October is always a fun month; please note the sarcasm. Its the first month without any breaks or three-day weekends (at least in my district), the start of cold/flu season, and grades are due for the end of the first quarter. On top of that, I was also in the middle of my first semester of my Master's program, the new advisor for both CSF and NHS, and planning my #googleEI project that is scheduled for November. By the end of the month, I was stressed, exhausted, and completely drained, like so many teachers around the country.
Unlike Octobers in the past, I got to finish the month by attending and presenting at #FallCUE up in American Canyon, CA. I didn't have much time to get pumped and excited for the conference so I went up with my to do list weighing me down. But once the conference began, I immediately forgot about my stress and became re-energized by collaborating and sharing ideas with educators around the state.
There were so many incredible experiences at #FallCUE
And the experience was even more amazing and life-changing than I ever imagined. Even though its been six days since Boulder Springs, my brain is still overflowing and still processing all the information. But I'm going to try to make my reflections and takeaways as coherent as possible:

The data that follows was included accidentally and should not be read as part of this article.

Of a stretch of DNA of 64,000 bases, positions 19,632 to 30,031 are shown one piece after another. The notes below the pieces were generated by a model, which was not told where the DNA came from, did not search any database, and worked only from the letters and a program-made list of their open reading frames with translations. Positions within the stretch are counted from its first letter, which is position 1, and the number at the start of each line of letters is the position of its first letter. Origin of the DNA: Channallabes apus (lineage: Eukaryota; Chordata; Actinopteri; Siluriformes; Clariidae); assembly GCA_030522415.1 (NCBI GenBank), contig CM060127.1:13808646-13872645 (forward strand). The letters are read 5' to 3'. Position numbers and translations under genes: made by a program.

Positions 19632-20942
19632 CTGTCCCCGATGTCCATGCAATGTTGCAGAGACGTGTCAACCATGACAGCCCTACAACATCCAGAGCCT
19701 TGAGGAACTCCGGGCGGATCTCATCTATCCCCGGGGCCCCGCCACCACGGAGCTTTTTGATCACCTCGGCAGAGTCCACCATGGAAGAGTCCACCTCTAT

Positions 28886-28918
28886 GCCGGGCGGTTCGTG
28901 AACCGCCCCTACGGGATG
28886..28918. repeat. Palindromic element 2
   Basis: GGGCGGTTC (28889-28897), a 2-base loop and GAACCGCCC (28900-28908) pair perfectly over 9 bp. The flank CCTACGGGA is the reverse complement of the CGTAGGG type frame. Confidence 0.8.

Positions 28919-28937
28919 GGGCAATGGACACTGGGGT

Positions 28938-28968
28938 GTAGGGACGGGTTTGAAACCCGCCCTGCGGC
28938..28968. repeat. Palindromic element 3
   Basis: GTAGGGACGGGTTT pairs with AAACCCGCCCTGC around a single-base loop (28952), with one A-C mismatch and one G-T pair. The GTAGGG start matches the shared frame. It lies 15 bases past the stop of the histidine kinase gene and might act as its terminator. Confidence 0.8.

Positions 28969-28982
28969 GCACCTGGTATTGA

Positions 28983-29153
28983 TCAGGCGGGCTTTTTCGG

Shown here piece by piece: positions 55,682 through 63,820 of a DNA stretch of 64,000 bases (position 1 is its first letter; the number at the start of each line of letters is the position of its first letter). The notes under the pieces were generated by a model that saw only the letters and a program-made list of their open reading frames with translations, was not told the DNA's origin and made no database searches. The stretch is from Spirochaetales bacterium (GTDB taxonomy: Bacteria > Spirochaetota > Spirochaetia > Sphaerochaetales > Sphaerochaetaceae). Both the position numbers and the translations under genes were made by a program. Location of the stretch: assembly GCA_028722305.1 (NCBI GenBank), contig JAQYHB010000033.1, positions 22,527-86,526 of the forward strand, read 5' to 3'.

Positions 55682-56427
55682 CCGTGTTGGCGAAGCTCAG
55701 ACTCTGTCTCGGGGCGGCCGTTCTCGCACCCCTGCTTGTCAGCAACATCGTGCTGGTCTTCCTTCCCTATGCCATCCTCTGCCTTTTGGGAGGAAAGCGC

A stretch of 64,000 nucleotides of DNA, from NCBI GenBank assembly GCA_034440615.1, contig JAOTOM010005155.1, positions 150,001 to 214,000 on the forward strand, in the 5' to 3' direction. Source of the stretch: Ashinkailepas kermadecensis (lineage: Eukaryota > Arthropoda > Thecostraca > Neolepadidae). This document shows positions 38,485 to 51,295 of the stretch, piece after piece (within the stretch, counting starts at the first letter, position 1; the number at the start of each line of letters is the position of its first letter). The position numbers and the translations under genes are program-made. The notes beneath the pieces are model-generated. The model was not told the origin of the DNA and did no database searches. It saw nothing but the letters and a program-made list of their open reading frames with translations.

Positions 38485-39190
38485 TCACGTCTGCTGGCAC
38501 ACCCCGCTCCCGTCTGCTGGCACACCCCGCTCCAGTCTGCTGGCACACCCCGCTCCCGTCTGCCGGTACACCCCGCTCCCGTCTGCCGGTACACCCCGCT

Be Googley. Without a doubt, Google is a truly innovative company with a unique culture and one of our earliest sessions was about Google Culture. A major aspect of their culture is having fun periodically at work. They have a rock wall, Photo Booth, stage for performances, foosball table, and more. While we were there, they brought in masseuses, caricature artist, ice cream truck, and planned ahead ice breakers and games. This got me thinking about how people tell students that school is their job. So if classes are their work, shouldn't it be fun too? I try to make learning fun with student choice, humor, and [hopefully] engaging projects, …
Eight months ago, Parent Edtech Conferences was simply an idea that I had about improving education and a few weeks I officially made it a reality.
And I'm so glad its over.
It's not because it was a horrible or terrible experience (in fact it was really encouraging!), but I knew that I needed to have the experience of the first conference before I could really start expanding and growing my idea.
I officially launched the conference to the public after Minarets Fall Showcase, which is our version of back to school night. I bombarded parents with flyers in their quarter grade packets, emails, and posts on social media. The conference was held on Wednesday, November 16; next year I plan on having the conference much closer to the start of the year for further relevancy, but with this being my first conference I decided to have it later so I could plan it better.
An aspect of the Parent Edtech conference that I wanted was having it customized to what the parents need. Because t…